Asteroid Experts Are Not Very Fond of NASA's Asteroid Mission

NASA's mission improbable, Washington Post

"It is really an elegant bringing together of our exciting human spaceflight plan, scientific interest, being able to protect our planet, and utilizing the technology we had invested in and were already investing in," said Lori Garver, NASA deputy administrator. But the mission is viewed skeptically by many in the space community. At a July gathering of engineers and scientists at the National Academy of Sciences, veteran engineer Gentry Lee expressed doubt that the complicated elements of the mission could come together by 2021, and said the many uncertainties would boost the costs. "I'm trying very, very hard to look at the positive side of this, or what I would call the possible positive side," he said. "It's basically wishful thinking in a lot of ways - that there's a suitable target, that you can find it in time, that you can actually catch it if you go there and bring it back," said Al Harris, a retired NASA planetary scientist who specializes in asteroids. "Of course there's always luck. But how much money do you want to spend on a chance discovery that might have a very low probability?" said Mark Sykes, a planetary scientist who chairs a NASA advisory group on asteroids."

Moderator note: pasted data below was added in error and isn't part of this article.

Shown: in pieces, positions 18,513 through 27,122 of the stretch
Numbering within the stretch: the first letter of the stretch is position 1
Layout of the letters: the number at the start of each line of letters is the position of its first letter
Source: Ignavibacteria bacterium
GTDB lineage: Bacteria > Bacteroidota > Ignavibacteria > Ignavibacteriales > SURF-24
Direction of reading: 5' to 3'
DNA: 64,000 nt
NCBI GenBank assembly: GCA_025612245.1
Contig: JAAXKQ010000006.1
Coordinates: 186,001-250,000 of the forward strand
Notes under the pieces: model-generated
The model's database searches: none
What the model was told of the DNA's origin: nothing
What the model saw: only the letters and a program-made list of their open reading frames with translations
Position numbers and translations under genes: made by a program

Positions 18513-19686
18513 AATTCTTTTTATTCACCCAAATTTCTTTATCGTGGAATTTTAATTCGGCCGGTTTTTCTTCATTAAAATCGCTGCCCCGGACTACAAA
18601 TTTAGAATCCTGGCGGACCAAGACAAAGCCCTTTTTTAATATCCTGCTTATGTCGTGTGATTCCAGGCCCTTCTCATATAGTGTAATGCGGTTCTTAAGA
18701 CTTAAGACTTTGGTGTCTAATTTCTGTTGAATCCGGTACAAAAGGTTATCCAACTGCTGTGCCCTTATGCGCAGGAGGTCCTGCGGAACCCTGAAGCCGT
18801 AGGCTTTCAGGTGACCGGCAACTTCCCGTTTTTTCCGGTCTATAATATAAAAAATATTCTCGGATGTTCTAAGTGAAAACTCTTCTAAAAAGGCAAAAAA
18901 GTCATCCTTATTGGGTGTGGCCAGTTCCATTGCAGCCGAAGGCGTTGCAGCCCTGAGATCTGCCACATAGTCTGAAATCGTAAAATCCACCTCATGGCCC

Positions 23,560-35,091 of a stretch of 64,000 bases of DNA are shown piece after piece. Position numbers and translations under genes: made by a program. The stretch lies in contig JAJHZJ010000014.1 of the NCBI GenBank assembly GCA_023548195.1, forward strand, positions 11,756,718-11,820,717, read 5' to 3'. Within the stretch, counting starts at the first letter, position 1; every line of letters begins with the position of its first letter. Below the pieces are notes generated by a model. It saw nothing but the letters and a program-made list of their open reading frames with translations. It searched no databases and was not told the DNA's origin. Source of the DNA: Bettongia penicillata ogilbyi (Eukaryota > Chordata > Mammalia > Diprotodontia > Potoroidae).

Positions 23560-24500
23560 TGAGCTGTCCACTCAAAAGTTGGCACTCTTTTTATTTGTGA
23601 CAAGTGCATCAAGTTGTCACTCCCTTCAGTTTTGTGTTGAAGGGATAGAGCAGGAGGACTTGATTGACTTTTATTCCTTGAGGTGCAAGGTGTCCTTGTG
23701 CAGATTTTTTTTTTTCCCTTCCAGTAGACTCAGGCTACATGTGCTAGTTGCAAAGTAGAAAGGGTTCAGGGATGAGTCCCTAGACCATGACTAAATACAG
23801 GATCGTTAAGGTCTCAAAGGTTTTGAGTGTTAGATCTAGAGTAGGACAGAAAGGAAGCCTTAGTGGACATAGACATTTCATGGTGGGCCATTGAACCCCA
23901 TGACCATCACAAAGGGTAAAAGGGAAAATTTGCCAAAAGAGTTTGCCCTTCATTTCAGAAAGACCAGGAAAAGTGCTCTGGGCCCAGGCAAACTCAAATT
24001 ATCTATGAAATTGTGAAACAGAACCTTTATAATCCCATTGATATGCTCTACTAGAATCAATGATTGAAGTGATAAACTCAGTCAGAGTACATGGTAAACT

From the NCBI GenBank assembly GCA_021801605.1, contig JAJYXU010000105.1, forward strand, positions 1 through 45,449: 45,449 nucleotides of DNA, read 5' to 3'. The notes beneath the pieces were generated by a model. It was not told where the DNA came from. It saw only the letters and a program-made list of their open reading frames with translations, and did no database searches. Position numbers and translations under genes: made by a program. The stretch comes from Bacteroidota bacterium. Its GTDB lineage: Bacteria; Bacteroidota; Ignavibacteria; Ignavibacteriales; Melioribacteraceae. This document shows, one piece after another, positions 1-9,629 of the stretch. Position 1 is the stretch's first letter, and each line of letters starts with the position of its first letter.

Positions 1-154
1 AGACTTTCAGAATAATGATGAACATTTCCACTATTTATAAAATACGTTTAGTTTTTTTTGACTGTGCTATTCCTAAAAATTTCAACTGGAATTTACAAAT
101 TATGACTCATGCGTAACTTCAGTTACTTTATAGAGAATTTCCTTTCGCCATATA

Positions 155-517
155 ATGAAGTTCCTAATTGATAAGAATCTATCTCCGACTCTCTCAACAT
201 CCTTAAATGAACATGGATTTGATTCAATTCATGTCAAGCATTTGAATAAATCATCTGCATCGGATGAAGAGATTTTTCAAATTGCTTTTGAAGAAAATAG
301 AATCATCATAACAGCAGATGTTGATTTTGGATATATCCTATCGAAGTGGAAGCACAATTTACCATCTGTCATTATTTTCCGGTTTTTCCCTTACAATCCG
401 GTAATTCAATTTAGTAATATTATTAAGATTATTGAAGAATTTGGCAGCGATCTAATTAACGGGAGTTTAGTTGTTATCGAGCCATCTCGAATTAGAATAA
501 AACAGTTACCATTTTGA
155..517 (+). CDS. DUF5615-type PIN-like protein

- Bolden's Confusing Asteroid Mission Rationale (Revised), earlier post
- Asteroid Redirect Mission Full-Court Press Continues, earlier post

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This page contains a single entry by Keith Cowing published on August 18, 2013 12:32 PM.

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